Coronavirus: UK deaths of COVID-19 inpatients increase by 586 | UK News


A further 586 people died in British hospitals after contracting a coronavirus, bringing the total to 21,678.

Health Secretary Matt Hancock announced the new numbers at the government’s daily pandemic briefing.

It had previously been revealed that another 512 coronavirus patients died in English hospitals and 70 others in Scottish hospitals, bringing the national total to 19,301 and 1,332 respectively.

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And 17 more people with COVID-19[female[femininedied in Wales – leaving the total at 813.

The number of confirmed coronavirus deaths in Northern Ireland has risen to 329 after the death of 20 people.

Hancock also said that as of Wednesday, the government’s daily figures for coronavirus deaths will include those in nursing homes and the community.

MANCHESTER, - MARCH 26: A giant television set on the A57 motorway urges people to stay home on March 26, 2020 in Manchester, England. Prime Minister Boris Johnson announced strict foreclosures urging people to stay at home and leave home only for basic food purchases, to exercise once a day and to get to work. The coronavirus pandemic (COVID-19) has spread to at least 182 countries, killing more than 10,000 and infecting hundreds of thousands more. (Photo by Christopher Furlong / Getty Images)
Next lockdown review point is Thursday, May 7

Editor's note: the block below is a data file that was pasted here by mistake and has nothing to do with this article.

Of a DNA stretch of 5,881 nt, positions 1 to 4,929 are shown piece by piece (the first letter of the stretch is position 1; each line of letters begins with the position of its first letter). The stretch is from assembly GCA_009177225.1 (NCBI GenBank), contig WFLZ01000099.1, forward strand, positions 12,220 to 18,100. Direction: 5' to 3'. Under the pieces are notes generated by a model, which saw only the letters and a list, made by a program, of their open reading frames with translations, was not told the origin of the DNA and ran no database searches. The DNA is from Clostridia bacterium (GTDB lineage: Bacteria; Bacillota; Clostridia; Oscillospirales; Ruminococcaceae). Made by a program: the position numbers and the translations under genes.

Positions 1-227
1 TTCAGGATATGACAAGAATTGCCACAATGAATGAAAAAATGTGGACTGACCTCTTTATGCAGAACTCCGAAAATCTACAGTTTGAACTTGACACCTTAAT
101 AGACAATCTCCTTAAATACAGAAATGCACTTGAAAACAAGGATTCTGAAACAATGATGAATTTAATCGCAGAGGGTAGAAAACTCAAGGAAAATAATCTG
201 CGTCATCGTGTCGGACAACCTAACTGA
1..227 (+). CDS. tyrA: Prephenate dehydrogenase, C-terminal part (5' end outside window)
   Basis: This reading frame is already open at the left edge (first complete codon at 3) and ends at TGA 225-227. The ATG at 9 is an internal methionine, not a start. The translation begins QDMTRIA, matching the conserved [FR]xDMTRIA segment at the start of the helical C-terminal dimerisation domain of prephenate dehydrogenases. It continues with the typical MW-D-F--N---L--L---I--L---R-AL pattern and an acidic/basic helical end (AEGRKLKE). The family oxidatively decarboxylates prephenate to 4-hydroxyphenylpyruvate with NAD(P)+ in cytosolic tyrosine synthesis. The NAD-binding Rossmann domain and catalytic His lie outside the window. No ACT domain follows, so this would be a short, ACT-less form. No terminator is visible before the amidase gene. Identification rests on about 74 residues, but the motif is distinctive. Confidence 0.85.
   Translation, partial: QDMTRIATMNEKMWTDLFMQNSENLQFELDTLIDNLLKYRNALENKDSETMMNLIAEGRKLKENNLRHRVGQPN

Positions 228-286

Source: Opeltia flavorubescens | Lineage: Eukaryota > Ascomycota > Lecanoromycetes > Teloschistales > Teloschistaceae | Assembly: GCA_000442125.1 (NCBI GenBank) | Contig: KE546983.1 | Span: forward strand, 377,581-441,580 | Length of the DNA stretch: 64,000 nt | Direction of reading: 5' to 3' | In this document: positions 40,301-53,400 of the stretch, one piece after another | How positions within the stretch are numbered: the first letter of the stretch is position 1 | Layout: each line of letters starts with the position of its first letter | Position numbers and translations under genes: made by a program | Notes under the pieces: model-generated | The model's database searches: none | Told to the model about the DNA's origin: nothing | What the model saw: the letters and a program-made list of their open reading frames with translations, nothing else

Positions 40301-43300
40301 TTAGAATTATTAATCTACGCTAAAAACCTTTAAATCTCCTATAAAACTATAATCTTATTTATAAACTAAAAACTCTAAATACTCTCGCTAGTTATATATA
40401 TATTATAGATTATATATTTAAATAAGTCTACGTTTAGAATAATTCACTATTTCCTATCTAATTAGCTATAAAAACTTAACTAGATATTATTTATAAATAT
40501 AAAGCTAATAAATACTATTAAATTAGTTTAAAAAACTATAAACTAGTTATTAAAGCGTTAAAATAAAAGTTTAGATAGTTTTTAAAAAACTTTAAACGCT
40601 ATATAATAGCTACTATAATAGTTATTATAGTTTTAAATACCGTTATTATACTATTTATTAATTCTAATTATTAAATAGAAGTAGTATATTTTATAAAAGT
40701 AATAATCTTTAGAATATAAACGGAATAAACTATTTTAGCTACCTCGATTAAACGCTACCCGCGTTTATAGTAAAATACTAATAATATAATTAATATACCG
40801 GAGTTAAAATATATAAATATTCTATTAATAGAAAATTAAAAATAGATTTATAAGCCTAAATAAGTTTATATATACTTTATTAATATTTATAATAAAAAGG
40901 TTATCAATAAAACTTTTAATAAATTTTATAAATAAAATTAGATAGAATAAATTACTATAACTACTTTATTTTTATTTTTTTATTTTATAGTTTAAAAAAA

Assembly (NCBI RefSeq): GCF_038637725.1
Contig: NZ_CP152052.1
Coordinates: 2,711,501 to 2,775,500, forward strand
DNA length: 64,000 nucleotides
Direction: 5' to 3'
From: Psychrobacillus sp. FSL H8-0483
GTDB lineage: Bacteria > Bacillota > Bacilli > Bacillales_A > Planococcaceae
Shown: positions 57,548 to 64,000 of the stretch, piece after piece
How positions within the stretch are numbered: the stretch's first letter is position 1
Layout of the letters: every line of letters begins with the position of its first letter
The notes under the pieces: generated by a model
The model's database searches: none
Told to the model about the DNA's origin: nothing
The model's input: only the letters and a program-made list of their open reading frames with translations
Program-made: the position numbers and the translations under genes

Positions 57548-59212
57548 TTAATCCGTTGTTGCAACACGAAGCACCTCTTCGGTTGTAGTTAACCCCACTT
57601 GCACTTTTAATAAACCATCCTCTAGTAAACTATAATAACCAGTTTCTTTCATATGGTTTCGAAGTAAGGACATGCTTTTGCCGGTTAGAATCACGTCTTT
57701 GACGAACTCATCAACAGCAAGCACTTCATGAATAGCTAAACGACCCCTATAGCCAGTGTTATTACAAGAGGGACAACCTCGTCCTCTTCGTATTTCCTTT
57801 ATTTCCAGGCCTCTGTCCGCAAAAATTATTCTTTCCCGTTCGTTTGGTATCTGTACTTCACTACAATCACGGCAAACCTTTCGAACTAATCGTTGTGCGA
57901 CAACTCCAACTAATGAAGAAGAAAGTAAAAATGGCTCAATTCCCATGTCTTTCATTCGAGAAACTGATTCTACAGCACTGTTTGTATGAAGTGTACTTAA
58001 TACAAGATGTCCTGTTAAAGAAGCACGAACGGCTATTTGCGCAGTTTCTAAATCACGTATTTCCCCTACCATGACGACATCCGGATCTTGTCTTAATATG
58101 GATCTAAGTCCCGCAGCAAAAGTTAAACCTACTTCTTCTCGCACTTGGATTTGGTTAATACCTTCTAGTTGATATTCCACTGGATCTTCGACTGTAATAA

In its latest estimate, the National Statistics Office calculated that the number of deaths on April 17 was 52% higher than the figure released by the government.

It revealed that 21,284 people had died of the virus on that date, compared to the figure of 13,917 deaths of hospital patients announced at that date.

Direct access to the NHS
The ONS said that the number of deaths in all settings was 52% higher than that of the hospital

Meanwhile, Scottish Prime Minister Nicola Sturgeon has now advised people to wear non-medical face covers in places where they cannot be easily within two meters of others – such as in shops and public transport.

The British government has so far avoided making the same recommendation, but has said the policy is being kept under review by its scientific advisers.

Prime Minister Boris Johnson participated in a minute of silence for the main workers who died during the pandemic, promising: “The national will not forget you”.

Health workers across the country, some in tears, bowed their heads as they remembered their colleagues, followed in some cases by applause.

The lockdown is expected to last until at least Thursday May 7, when Mr. Johnson and the heads of the decentralized administrations of Scotland, Wales and Northern Ireland are likely to meet to consider whether to extend or relax the strict social distancing measures.


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